Deshaun Watson played basketball in high school before focusing on football at Clemson. The quarterback didn’t leave money on the table in that decision—in fact, a decade later his new contract resembles the kind given in the NBA more than one typically handed out in the NFL.
The Cleveland Browns acquired Watson from the Houston Texans in exchange for five draft picks, including three first rounders. Arguably, the highlight of the blockbuster trade is that the embattled quarterback will head to Cleveland with a new five-year, $230 million guaranteed deal.
That’s the most guaranteed money ever given to an NFL player.
“It’s definitely a watershed moment,” former New York Jets general manager Mike Tannenbaum said.
Minnesota Vikings quarterback Kirk Cousins made history when he signed a three-year, $85 million guaranteed contract in 2018. But Watson’s guaranteed money isn’t rivaled in the NFL—the next closest belongs to Green Bay Packers quarterback Aaron Rodgers ($150.7 million)—and may only be comparable to contracts in the NBA and MLB, where most deals are guaranteed. If Cousins didn’t start a trend four years ago, Watson certainly will.
“It’s truly stunning,” Tannenbaum added. “I’m sure the Cleveland (Browns) saw this as a unique opportunity that they had to take advantage of, and they jumped the market dramatically to do so.”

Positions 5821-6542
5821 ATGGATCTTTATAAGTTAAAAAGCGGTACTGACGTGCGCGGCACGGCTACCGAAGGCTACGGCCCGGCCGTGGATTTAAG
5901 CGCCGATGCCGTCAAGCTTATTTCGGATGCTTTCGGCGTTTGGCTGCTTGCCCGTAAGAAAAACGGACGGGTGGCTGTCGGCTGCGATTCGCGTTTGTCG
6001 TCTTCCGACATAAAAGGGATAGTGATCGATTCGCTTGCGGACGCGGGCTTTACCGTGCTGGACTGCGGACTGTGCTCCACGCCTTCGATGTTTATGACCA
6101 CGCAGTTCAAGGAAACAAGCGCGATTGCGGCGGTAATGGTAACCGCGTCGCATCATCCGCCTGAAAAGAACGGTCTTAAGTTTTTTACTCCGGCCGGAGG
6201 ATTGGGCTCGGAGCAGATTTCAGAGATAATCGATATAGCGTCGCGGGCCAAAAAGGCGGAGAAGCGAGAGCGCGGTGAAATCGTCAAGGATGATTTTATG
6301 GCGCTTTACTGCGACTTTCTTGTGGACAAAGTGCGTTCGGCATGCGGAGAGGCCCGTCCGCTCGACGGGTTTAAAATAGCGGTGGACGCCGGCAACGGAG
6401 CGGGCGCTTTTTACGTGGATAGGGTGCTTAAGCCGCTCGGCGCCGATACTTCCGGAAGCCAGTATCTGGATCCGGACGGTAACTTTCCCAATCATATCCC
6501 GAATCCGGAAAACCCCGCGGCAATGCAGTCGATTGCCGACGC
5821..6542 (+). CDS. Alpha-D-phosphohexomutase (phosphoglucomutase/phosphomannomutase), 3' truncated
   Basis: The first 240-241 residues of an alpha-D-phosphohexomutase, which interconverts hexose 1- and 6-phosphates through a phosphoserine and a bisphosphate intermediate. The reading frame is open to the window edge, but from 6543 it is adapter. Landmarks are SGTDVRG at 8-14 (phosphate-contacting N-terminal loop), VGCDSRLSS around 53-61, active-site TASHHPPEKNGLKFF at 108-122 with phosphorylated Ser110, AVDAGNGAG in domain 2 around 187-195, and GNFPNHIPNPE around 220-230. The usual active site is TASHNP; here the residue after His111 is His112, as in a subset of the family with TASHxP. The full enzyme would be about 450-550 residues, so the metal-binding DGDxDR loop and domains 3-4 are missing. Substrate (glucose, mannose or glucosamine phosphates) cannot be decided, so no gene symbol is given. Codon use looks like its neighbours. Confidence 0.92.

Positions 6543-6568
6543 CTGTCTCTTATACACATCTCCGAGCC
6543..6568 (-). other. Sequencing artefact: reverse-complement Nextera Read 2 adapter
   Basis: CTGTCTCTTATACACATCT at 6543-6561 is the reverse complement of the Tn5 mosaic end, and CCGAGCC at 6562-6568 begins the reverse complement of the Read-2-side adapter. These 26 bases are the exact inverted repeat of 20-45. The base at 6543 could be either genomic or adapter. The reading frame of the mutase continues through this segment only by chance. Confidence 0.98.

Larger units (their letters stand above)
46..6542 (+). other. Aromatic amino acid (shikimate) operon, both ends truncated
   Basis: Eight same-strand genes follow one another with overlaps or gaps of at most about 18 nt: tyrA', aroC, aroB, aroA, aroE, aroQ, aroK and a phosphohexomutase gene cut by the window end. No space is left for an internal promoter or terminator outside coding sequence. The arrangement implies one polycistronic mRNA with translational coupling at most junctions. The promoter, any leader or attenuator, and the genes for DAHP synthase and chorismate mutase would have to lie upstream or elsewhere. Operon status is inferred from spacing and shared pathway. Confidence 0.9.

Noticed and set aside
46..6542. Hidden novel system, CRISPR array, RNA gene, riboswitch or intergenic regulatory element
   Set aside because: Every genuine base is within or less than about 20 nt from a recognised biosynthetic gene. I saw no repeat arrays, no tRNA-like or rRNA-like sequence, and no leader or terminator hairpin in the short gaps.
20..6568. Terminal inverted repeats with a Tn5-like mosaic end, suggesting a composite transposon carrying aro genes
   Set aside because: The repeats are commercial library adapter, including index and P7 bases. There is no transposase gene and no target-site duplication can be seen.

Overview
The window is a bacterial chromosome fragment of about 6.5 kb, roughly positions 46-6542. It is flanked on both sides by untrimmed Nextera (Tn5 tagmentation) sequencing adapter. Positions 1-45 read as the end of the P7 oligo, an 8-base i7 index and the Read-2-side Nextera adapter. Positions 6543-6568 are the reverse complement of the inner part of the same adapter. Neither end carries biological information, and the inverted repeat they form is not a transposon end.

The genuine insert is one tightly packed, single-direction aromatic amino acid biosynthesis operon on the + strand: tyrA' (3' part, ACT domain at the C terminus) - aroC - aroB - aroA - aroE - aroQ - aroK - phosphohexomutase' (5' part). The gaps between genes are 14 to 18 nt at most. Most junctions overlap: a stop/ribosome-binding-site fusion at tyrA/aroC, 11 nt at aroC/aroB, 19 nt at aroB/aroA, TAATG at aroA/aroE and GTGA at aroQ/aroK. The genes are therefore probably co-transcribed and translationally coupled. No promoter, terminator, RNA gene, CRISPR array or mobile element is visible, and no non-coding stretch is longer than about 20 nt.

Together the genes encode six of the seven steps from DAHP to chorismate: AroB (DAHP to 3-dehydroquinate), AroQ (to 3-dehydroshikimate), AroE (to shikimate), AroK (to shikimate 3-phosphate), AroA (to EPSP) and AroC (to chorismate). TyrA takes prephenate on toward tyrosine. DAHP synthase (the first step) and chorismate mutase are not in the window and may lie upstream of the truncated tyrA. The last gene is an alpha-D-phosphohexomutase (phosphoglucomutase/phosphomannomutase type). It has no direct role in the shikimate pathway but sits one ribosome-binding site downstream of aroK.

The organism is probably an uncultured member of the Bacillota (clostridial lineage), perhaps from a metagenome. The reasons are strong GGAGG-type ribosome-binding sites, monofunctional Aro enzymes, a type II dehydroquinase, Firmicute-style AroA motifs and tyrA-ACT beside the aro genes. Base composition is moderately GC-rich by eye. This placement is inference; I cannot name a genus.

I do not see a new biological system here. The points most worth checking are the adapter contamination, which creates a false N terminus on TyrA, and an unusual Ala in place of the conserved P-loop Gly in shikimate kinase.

Watson didn’t play last season for the Texans and is still facing 22 civil suits alleging sexual assault and misconduct. While a Texas grand jury decided to not indict the 26-year-old on separate criminal charges last week, Watson could still face disciplinary action from the NFL.
Dallas Cowboys running back Ezekiel Elliott, for example, served a six-game suspension without pay in 2017 despite never being charged in a domestic violence case.
Former Philadelphia Eagles president and Browns CEO Joe Banner believes what makes this transaction a gamechanger isn’t just the amount of guaranteed money being doled out. It’s also the length of the contract, which is going to a talented yet high-risk player with a background of legal issues.
“How do you tell your [star] quarterback that you can’t give him a fully guaranteed contract if that guy can get it,” Banner said. “It’s not like it’s a short-term deal either, where you can rationalize it. This is a five-year, major commitment.”
Football people believe Watson’s new contract raises the bar for quarterbacks—immediately. While Josh Allen’s seven-month-old $150 million guaranteed contract already seems outdated, young stars on rookie deals like Justin Herbert and Joe Burrow are primed to cash in. And that’s just the quarterbacks—it could have ramifications for other positions too.
“If you’re [defensive players] Joey Bosa or Myles Garrett, you’re pretty soon asking for the same thing,” Banner said.
It’s unlikely that NFL owners are thrilled about Watson and his agent, David Mulugheta, shattering a salary ceiling, especially in the shadow of pending litigation. They nonetheless will have to deal with it, at least until March 2030 when the current CBA is set to expire. In hard-cap league, setting aside more than $40 million a year for a starting signal-caller leaves less for everyone else on the roster, so while this may not necessarily be a celebration for the NFL players’ union collectively, it is for top-tier quarterbacks.